You arrive at work with a clear mind, ready to tackle some tough tasks over the next four hours. After making solid progress for a couple of hours on your project for the day, you break for the big co-op meeting. You and your fellow employee-owners of the co-op have scheduled an environmental audit and remuneration review for today. The meeting is not without contentious points (after all, democratic governance and consensus seeking are messy processes), but it turns out to be highly productive. The nonprofit organization you hired to perform the environmental audit has found some dramatic ways for the co-op to reduce its material and energy throughput to levels below the goals set at the end of last year – a prospect that’s good for the environment and good for business. The remuneration committee reports on the salary structure of the co-op, assessing the fairness of pay for all employee-owners. Over a series of meetings, the co-op has settled on a ratio of no more than 3 to 1 when it comes to the pay differential between the highest and lowest paid employee-owner. Based on surveys, short interviews, and co-op performance, the 3 to 1 ratio is working out, and the employee-owners are happy with the way things are going.

Getting Lunch

You roll out in the early afternoon to get together with your band mates. Since cutting back your working hours, you’ve really been improving on the guitar, and the whole band has been practicing more often. You can’t wait to discuss the set for your first public gig (a casual appearance at the Saturday farmer’s market) at lunch. Feeling slightly drained from the work meeting, you rack your bike on the electric bus and cruise across town to your favorite restaurant. Your three friends are already sitting on the patio along the bustling sidewalk, sipping some outstanding local brews, and there’s an extra one sitting there waiting for you. You share a delicious meal, feeling fortunate to have such tasty foods fresh from the nearby countryside. In such a pleasant atmosphere, it’s a simple matter to agree which songs to play and in what order. It’s your turn to pick up the tab, so you hand your local-currency debit card to the server. After saying goodbye to your friends until Saturday, you roll out onto the bike path and pedal back home.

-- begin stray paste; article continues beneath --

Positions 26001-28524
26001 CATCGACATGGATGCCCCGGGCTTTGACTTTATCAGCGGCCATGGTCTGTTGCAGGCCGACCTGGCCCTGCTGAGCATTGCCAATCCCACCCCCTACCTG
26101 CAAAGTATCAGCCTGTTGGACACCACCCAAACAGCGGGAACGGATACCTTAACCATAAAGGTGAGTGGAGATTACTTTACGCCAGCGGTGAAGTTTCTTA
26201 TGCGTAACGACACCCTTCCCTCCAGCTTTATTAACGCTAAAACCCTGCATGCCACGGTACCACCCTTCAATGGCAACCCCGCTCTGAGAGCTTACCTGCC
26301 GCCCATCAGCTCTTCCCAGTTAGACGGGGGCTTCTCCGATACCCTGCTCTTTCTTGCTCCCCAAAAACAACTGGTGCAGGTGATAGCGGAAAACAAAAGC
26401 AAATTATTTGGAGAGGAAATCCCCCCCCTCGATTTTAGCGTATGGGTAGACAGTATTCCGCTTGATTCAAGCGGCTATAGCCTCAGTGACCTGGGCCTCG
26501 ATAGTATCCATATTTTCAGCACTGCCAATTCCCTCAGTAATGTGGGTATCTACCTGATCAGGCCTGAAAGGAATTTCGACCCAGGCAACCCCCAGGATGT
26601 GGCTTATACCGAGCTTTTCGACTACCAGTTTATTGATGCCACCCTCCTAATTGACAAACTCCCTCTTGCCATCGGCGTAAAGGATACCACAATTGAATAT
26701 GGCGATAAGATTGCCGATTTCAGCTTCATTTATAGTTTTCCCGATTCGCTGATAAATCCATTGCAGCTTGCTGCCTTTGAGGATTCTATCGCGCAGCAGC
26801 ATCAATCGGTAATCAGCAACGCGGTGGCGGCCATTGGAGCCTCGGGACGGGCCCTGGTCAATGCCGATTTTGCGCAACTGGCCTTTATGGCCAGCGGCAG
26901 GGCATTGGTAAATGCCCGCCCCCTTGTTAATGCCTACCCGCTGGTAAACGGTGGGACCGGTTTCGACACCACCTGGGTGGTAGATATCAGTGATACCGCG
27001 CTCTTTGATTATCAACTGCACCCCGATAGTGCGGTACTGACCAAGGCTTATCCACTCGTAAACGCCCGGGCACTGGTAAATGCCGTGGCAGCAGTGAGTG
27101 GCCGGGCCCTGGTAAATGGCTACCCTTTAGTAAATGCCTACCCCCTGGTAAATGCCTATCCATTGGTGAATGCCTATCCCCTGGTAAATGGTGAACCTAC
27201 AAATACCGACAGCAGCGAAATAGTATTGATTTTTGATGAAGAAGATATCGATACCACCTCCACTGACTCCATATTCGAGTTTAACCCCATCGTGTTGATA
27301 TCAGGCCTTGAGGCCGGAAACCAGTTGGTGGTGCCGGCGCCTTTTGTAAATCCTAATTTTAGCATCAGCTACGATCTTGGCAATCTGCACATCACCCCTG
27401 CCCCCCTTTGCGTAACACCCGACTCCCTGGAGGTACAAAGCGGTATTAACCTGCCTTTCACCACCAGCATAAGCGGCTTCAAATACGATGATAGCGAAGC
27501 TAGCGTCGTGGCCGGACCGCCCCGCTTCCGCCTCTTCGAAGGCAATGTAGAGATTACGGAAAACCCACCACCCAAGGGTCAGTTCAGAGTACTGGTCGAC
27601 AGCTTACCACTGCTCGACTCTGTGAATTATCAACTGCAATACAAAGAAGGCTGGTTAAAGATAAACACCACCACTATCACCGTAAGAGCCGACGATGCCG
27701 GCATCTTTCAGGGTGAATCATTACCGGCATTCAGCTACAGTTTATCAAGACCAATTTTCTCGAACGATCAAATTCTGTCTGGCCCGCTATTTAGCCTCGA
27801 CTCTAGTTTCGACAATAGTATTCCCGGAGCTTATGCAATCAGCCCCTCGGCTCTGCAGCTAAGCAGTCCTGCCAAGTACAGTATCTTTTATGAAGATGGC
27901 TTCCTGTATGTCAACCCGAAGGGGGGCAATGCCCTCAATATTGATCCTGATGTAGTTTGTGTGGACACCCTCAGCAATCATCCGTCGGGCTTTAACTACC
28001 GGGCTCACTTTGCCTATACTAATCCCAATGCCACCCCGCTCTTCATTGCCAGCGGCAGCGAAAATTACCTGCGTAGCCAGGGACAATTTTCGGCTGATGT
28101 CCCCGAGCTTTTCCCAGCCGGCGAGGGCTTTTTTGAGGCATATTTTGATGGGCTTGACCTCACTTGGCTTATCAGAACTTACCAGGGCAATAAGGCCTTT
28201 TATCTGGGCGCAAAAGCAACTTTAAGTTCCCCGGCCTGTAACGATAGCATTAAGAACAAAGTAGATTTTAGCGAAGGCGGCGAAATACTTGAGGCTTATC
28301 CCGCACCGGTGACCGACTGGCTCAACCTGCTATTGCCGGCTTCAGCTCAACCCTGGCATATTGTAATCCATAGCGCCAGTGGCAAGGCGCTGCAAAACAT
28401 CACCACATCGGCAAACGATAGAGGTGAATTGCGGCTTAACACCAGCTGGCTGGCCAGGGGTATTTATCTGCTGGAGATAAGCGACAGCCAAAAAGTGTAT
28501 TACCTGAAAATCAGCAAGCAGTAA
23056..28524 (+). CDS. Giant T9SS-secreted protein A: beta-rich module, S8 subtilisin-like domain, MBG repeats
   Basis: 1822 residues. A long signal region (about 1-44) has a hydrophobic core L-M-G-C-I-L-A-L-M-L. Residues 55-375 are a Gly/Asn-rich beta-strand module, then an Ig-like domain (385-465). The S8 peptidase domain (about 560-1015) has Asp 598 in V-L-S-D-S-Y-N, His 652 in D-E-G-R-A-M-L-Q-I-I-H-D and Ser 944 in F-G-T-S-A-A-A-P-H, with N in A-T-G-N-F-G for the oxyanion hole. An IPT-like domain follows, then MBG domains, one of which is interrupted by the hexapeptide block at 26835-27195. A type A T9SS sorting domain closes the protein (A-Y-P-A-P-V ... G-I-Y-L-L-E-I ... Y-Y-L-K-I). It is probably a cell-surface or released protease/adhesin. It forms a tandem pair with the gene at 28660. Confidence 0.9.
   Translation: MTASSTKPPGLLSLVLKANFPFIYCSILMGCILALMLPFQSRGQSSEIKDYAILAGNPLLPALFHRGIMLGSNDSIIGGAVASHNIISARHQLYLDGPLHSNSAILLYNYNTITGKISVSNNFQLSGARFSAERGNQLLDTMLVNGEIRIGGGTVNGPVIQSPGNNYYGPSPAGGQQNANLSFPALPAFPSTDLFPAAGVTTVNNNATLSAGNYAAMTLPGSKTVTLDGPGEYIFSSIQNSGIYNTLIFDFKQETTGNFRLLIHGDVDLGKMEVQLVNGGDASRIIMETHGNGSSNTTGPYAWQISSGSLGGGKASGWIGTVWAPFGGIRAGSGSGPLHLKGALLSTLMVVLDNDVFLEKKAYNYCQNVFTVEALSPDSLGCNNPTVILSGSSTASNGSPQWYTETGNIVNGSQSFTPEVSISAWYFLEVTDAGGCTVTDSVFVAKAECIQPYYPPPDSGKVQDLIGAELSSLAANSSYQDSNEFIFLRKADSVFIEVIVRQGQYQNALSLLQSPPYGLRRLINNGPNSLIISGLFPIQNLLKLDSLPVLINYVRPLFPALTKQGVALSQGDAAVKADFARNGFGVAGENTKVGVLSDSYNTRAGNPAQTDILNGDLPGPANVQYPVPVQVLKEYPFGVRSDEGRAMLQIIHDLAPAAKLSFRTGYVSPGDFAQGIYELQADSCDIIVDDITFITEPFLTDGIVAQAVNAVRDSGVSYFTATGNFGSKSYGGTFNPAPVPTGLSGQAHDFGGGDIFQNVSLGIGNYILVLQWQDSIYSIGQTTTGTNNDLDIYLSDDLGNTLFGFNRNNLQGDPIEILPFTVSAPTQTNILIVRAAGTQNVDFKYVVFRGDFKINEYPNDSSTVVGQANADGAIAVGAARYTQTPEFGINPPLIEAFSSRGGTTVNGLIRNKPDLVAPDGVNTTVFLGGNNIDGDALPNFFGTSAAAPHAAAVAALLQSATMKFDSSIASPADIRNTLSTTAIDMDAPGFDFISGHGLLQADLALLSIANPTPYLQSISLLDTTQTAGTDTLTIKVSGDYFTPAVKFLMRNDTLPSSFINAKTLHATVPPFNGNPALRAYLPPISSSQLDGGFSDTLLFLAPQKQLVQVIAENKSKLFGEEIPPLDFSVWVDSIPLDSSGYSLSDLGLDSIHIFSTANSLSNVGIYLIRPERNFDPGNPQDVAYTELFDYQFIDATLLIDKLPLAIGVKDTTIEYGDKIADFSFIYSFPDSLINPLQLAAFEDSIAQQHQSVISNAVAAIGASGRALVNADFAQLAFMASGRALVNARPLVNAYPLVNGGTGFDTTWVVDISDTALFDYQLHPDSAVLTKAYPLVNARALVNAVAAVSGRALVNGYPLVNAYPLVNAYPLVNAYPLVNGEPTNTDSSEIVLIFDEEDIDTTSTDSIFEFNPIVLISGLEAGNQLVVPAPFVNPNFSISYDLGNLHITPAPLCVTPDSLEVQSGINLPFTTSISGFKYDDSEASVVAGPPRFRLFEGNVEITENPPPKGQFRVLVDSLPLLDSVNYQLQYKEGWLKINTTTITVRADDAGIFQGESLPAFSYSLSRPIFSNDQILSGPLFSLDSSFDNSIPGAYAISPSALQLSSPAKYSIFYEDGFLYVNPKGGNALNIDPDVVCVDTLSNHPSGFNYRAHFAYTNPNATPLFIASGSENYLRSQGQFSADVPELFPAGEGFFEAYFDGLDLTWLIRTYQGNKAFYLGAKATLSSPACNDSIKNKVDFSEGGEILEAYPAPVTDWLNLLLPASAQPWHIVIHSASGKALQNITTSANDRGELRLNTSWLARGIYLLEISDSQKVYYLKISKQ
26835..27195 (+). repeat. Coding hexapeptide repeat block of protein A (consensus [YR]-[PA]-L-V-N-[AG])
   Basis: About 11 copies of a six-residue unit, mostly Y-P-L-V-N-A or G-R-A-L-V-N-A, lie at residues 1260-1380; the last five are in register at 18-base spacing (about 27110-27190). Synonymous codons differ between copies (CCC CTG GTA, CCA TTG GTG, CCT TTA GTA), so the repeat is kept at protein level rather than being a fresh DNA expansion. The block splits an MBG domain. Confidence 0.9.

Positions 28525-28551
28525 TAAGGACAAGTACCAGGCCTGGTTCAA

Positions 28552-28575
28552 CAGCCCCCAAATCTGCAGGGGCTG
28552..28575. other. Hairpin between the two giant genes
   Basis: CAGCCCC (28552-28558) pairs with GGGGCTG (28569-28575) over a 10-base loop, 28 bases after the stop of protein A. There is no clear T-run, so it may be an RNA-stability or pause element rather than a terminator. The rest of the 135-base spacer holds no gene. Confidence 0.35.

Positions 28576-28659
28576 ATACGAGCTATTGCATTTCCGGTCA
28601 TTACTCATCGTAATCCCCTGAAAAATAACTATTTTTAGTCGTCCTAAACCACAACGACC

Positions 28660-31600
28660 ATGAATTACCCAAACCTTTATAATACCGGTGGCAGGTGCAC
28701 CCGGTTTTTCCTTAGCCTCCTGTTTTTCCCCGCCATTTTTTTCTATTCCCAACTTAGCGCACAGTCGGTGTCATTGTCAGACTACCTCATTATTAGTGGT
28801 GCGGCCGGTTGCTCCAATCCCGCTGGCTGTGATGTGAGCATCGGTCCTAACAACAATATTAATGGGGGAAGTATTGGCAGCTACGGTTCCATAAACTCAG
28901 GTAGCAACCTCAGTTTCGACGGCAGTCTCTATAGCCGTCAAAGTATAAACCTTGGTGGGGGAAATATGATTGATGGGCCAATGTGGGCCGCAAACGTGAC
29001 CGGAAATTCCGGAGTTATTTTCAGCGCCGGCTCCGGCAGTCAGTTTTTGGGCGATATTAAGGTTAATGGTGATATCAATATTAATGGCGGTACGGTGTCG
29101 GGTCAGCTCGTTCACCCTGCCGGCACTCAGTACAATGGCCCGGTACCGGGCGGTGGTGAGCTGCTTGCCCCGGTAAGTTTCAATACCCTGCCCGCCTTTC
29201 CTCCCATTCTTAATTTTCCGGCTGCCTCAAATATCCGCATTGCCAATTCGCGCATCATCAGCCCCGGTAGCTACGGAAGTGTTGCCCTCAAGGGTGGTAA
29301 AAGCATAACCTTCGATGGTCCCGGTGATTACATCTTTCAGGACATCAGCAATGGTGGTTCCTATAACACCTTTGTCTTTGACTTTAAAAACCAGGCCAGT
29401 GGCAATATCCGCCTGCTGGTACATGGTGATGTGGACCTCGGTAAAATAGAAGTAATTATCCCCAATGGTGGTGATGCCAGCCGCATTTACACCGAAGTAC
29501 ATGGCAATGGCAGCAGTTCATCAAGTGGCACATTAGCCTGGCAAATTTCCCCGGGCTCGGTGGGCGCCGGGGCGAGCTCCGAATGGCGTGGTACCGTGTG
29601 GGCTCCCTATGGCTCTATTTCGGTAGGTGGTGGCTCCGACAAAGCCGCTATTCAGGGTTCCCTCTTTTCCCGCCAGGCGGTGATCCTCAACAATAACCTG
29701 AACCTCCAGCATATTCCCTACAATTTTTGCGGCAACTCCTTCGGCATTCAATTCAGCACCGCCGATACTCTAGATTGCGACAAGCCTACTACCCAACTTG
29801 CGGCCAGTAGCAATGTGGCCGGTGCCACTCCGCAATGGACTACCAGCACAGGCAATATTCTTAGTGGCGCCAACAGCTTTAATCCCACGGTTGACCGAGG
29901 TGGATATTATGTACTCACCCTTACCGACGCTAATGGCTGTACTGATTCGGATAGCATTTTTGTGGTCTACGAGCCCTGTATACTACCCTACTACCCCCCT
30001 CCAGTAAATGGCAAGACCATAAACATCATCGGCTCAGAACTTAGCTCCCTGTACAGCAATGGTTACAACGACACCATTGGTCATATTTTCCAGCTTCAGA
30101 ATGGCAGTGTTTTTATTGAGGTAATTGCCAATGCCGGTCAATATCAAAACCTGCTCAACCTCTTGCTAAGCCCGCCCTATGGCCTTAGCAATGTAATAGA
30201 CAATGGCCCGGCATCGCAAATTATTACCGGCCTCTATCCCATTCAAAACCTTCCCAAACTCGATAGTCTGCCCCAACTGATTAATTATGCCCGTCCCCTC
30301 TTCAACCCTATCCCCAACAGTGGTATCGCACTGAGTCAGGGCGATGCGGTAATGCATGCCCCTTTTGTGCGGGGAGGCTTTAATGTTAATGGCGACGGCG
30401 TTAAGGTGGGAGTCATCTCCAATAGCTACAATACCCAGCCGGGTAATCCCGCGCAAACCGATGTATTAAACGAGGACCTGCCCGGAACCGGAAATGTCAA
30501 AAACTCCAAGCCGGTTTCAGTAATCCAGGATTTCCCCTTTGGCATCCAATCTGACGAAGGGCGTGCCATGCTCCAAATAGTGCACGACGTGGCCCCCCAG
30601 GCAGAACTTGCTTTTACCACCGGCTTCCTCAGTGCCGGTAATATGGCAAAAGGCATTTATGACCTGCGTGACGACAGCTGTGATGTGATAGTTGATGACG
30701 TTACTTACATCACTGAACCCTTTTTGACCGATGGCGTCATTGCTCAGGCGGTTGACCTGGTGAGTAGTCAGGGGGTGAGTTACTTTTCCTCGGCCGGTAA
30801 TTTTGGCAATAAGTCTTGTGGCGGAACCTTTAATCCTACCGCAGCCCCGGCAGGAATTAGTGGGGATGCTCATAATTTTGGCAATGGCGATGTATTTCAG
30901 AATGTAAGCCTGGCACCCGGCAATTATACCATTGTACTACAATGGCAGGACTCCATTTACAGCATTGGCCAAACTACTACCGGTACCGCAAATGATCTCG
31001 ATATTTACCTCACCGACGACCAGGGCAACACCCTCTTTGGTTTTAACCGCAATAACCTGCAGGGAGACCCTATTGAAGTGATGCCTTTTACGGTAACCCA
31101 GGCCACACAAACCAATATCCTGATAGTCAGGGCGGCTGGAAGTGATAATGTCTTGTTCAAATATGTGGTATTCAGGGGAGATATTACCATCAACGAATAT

Getting Home

Every time you arrive at your supremely sufficient home, you smile to yourself. You recognize how you and so many of your friends had become swept up in the “consumption as a substitute for happiness” culture back in the day. Now your home and modest possessions seem to fit like a glove. You have what you need and enough time to enjoy what you have – you’re not buried under a bunch of stuff, the place is tidy, and it’s downright affordable.

After stowing your bike, you decide to amble over to the community garden before dinner. This season’s tomato experiment seems to be going better than it did last year. Jane’s advice about compost and nutrient recycling was incredibly helpful. As you’re adjusting the water drip system, you hear Jane’s voice behind you, “Nice tomatoes – should I claim my share now or just harvest them when you’re not around?” You turn around with a smile and get to talking. After harvesting a few choice veggies from your plot and hers, you invite her to help you cook and share the meal back at your place.

Going to Sleep

At the end of the day, you’re thoroughly sleepy – a lot happened! It was a happy and productive day. You tumble into bed in anticipation of another night of sound sleep and more fulfilling days yet to come.

This scenario may sound improbable, but it is not unobtainable. People are overburdened by the litany of social and environmental problems around the world. They want to figure out a way to improve society, so that it can be sustainable and fair. They want to blaze a path forward that will lead to a better place for their children and grandchildren. The steady state economy represents just such a path.

Motivated people can overcome high hurdles and achieve tremendous results. We have enough knowledge, we have enough ideas to get started, we have enough motivation, and we’ve certainly had enough of the consequences that stem from mindless pursuit of economic growth. Let’s recognize where we stand and start walking in a new direction. Enough is enough!